Securing Firefox against Mozilla’s Google and privacy issues

First up: be sure to “clear all cookies” immediatly after a new install, disable all of the Google anti-phishing filters, then clear all cookies again. Go to “preferences” and uncheck “block reported attack sites” and “block reported web forgeries” to disconnect this Google service from your browser. Make sure the Google “prefs” cookie does NOT reappear or the browser is unsafe. If you use Google’s phishing filter, Google gets a list of every website you visit! Having disconnected this filter Google no longer gets that list, but you should avoid ever banking or shopping online with no phishing filter at all. Best solution is to avoid those anyway, but if you cannot the use of two different machines is recommended: one for banking etc, one for everything else.

Another serious security hole in Firefox, shared with many other browsers is geolocation. Geolocation is dangerous, as it allows a malicious website to determine your location. Firefox in recent versions by default allows websites to use Geolocation and connect to a Google database to do so. Google’s own Chrome browser includes a feature buried in preferences to disable this, in Firefox you have to go to about:config and click past the “void your warranty” box to get to this option.

Go to about:config , enter “geo” in the search box, and disable it. Do do this, go to geo.enabled , click on the word “true” and set it to “false.” then, as a further precaution, go to geo-wifi-url and set it to “about:blank” replacing Google’s site they set up by sniffing everyone’s wi-fi.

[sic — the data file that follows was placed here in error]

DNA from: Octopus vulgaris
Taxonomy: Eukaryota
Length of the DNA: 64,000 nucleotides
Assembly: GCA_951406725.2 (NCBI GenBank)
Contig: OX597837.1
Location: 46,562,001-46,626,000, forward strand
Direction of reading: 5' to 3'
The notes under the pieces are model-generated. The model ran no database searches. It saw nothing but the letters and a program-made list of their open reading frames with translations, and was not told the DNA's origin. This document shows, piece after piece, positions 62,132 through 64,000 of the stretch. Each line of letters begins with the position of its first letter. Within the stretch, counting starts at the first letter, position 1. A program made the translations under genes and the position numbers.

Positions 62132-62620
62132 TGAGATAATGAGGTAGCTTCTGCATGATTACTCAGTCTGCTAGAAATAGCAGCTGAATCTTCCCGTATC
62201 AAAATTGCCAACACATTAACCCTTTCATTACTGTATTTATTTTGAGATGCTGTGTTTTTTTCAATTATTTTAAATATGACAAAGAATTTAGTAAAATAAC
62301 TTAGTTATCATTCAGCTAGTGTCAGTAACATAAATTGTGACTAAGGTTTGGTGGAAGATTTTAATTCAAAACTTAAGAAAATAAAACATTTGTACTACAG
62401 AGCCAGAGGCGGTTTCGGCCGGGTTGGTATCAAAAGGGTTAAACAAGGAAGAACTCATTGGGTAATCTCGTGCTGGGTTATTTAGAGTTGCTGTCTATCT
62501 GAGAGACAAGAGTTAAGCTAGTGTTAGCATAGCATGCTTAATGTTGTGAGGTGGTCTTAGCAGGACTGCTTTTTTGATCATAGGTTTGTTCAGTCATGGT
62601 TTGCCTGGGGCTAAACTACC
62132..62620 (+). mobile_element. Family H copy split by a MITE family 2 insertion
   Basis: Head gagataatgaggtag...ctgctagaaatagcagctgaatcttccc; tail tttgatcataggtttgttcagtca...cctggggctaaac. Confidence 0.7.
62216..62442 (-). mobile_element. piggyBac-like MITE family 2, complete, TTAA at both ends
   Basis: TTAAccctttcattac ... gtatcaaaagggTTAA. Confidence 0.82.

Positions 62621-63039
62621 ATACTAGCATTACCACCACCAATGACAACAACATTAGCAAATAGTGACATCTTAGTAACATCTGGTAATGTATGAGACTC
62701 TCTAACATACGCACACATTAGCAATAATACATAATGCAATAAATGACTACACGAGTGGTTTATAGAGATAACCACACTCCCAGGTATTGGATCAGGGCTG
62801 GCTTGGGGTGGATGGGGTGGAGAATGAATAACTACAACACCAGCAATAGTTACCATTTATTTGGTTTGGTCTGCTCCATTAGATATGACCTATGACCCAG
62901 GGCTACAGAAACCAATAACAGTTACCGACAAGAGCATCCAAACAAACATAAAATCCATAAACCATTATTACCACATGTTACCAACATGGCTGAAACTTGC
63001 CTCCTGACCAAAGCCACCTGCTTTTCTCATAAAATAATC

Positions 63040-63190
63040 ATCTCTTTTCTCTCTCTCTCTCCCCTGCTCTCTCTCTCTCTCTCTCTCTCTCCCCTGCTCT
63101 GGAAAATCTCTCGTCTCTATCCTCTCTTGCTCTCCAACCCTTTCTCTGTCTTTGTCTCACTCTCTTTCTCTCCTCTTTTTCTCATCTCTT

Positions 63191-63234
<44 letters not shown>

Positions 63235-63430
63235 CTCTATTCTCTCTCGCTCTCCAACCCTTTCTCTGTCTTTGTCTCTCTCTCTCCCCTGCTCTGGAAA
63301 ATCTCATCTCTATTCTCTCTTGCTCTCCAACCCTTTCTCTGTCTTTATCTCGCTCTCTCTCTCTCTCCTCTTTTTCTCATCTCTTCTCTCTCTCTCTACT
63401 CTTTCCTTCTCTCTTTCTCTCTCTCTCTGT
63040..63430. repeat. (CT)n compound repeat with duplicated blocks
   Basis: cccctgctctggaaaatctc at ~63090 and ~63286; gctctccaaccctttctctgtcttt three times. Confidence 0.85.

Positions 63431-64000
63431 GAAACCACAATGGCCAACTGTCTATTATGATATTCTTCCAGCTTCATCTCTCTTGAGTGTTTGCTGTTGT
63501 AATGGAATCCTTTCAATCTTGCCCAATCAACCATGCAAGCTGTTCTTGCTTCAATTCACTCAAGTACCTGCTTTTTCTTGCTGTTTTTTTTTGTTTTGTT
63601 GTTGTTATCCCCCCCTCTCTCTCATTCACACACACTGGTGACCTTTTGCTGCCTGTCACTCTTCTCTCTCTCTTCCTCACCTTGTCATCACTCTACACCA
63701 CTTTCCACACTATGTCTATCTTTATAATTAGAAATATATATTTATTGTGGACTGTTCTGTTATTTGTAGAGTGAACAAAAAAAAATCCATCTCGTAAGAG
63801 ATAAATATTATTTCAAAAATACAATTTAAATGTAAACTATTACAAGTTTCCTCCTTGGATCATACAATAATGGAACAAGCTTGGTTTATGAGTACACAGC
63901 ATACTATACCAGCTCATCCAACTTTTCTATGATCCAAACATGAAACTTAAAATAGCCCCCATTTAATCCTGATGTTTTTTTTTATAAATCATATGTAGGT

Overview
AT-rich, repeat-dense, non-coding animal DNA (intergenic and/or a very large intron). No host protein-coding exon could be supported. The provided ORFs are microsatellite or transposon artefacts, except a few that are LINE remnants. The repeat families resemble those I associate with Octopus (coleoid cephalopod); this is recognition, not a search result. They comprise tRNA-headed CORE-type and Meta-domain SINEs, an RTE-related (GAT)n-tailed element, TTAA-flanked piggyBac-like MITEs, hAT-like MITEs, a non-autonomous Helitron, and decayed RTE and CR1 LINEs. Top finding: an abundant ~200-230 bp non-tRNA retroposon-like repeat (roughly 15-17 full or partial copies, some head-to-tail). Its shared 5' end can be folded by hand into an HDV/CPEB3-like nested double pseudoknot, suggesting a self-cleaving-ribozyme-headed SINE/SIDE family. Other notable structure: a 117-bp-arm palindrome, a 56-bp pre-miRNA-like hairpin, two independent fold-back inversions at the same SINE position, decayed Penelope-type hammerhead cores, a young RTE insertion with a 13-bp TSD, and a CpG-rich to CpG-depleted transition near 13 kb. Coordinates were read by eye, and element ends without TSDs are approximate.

Next, still in about:config, enter “keyword” in the search bar, set keyword.enabled to “false” to disable prefetch and automatic Google searches of invalid URL’s. Google LOGS ALL THESE SEARCHES and may log every word you type if location bar suggestion is also enable, so be sure to disable that from “preferences.”

Finally, enter “prefetch” in the search bar of about:config and set network.prefetch-next to “false” to prevent individual typed characters from bringing attempts to search for/connect to whatever URL that might go to. In Chrome prefetch generates logged content on Google, assume the same in Firefox.

The above privacy threats are actually worse in Firefox than in Chrome, as they are harder to find for the purpose of disabling them. Mozilla is now coming under fire for bloating Firefox with bullshit like compiled-in support for the “pocket” extension, a commercial service that replaces locally downloading saved pages with unsafe cloud storage. Unknown what this unremovable extension does when no Pocket account exists, but it can be disabled in about:config by setting every string that “pocket” brings up to a blank string and every boolean option to “false.”

Update Dec 18,2015: recent versions of Firefox have a lot of “telemetry” functions that phone home to Mozilla built in. There are so many of them that the best way to disable them is to fire up Wireshark first, then start the browser with the homepage having been previously set to about:blank. You will want to block every URL that comes up. Most can be cut off by replacing them with blank strings in about: config (use the URL as the filter to bring them up) but as of now at least one will have to be blocked in /etc/hosts. If you are running Linux, add these two lines to the file /etc/hosts :